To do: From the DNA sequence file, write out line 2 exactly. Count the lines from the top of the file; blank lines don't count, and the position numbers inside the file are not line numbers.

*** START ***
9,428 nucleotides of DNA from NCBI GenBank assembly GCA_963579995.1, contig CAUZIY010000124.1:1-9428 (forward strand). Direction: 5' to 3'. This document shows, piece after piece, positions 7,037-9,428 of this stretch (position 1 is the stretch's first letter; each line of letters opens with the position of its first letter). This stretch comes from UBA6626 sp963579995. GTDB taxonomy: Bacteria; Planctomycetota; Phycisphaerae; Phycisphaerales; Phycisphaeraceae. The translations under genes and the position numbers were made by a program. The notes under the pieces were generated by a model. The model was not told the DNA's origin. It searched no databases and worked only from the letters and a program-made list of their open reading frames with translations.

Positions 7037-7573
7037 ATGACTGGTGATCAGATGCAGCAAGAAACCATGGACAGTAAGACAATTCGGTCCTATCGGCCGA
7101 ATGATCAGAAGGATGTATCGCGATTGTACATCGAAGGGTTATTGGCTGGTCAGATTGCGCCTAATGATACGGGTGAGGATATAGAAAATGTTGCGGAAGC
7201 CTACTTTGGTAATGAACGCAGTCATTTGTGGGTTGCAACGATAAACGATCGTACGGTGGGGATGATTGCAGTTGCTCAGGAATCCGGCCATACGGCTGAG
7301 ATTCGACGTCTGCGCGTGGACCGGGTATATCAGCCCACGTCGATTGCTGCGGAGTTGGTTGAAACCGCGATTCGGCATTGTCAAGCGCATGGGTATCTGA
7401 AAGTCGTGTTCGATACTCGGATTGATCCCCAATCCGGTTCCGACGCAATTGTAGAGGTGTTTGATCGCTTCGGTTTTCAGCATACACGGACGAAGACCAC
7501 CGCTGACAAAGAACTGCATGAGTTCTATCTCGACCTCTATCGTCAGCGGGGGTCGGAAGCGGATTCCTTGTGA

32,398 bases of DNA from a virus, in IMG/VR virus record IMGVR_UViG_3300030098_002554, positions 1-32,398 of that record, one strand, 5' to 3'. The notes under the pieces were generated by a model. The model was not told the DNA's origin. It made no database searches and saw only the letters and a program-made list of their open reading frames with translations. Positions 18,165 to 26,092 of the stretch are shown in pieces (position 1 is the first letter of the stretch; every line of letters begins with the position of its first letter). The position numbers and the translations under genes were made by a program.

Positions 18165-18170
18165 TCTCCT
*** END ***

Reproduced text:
Positions 7037-7573